The challenges of suppressing board level EMI are not going away. On the contrary, as consumers continue to demand more and more functionality from their mobile electronic devices, OEMs must continue to find novel approaches to solve these ever growing board level EMI issues without impacting product design cycles and manufacturing costs.
Learn more about Chomerics advanced paints and coatings for EMI shielding.
This blog was contributed by Jarrod Cohen, marketing communications manager, Parker Chomerics Division.
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You’ve probably heard a bit about microwave absorbers and how they are used to reduce or absorb the energy that is present in a microwave. But what are they exactly? And how do they work? Go ahead, read on.
Simply put, microwave absorbers are special materials, often elastomer or rubber based, which are designed to offer a user-friendly approach to the reduction of unwanted electromagnetic radiation from electronic equipment. They also work well to minimize cavity to cavity cross-coupling, and microwave cavity resonances. When comprised of a silicone elastomer matrix with ferrous filler material, microwave absorbers provide RF absorption performance over a broadband frequency range from 500 MHz to 18 GHz.
The microwave absorber itself is considered a dielectric medium, which is an electrical insulator that can be polarized by an applied electric field. When such a material is placed in an electric field, electric charges do not flow through the material as they do in a conductor, but instead, the charges shift equilibrium positions causing dielectric polarization. This creates an internal electric field.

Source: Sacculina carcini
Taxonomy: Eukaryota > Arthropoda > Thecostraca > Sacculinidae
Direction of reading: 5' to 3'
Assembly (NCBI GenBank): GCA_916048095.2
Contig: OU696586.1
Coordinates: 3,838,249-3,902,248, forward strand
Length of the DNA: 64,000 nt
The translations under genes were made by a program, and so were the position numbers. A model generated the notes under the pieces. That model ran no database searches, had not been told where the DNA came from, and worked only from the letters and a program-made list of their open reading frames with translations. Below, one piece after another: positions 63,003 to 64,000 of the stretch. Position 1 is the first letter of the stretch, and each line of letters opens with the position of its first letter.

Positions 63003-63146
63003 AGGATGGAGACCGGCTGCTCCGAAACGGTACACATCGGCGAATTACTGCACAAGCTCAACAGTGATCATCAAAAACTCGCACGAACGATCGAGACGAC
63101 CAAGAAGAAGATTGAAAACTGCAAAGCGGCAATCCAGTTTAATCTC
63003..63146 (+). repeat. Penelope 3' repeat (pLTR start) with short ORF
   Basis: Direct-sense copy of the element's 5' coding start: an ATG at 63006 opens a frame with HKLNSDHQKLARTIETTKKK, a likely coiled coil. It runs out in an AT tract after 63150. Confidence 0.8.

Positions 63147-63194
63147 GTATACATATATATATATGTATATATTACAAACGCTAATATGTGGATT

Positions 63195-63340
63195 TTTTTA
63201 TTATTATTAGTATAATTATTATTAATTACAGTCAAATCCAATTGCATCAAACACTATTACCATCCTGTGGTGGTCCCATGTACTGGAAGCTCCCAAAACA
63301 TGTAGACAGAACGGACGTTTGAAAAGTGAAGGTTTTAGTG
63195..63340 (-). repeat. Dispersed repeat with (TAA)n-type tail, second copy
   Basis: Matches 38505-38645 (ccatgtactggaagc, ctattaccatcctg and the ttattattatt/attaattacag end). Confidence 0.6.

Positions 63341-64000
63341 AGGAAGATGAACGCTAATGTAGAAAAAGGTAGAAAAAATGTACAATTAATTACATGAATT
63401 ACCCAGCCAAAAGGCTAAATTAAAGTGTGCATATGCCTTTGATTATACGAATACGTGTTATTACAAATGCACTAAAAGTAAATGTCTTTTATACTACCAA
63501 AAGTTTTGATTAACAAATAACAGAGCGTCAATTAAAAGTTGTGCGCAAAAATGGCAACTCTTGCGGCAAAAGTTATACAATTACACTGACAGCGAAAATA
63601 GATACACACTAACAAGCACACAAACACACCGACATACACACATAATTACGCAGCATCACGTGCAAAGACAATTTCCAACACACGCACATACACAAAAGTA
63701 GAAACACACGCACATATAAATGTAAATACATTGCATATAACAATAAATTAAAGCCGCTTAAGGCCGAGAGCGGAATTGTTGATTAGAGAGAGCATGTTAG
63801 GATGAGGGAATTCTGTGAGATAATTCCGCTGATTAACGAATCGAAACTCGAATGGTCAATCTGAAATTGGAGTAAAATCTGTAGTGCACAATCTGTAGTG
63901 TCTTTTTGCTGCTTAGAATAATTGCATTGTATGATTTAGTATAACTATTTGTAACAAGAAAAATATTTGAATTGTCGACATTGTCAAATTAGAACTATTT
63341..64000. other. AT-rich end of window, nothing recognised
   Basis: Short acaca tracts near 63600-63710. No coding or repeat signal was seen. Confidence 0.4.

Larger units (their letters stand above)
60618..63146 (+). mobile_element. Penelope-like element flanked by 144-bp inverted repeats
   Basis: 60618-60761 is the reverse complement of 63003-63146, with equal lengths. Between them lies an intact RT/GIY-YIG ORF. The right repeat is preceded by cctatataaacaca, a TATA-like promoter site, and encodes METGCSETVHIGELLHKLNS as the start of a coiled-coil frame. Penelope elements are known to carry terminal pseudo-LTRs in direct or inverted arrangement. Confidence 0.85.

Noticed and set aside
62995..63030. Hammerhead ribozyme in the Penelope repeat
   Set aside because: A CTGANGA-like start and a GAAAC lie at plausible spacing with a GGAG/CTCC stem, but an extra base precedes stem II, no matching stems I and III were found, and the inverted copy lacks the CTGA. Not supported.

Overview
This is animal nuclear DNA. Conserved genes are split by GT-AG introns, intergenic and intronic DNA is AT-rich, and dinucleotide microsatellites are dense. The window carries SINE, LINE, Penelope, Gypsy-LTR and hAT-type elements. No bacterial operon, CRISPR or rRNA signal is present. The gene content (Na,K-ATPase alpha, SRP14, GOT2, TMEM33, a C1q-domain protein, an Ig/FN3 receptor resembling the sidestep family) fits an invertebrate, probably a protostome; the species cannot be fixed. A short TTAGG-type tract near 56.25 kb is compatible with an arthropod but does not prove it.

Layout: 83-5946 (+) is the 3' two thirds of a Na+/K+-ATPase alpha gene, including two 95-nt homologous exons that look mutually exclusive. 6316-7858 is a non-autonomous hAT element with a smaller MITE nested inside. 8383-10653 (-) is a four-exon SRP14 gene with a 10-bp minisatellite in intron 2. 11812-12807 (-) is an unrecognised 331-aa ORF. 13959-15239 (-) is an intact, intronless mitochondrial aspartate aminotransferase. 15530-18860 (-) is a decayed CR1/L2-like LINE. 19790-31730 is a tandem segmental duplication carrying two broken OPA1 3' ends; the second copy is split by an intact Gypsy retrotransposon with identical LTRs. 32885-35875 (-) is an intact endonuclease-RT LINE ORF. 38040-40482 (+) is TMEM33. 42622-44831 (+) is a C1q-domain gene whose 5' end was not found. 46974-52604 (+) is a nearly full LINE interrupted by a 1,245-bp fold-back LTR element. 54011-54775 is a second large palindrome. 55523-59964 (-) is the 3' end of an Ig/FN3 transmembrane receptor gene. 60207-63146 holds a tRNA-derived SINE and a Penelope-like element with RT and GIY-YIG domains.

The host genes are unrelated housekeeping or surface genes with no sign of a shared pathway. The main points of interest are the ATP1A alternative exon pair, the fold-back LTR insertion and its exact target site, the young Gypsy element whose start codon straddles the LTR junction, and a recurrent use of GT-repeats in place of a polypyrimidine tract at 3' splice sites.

An EMI microwave absorber is filled with dielectric ferromagnetic materials. As a microwave strikes these materials, the wave becomes attenuated and loses energy. The energy loss is due to a conversion from EMI energy to heat energy via phase cancellation.
The amount of attenuation of the microwave is dependent on the frequency and the electrical permittivit, (dielectric constant) and magnetic permeability of the material. The amount attenuation varies by frequency.
There are two general classes of microwave absorbing materials, and they have to do with the frequency range that the products can effectively attenuate.
There are two general scenarios for microwave absorbing materials:
At the end of the day, there are many theoretical factors that will determine how well a particular absorber will attenuate in an application.
However the typical approach to an absorber solution is to narrow down the selection of a product and a thickness, and then evaluate these samples in the customer’s specific application through trial and success. Ultimately, it really only matters if the product works for the customer in their application and not what theory says.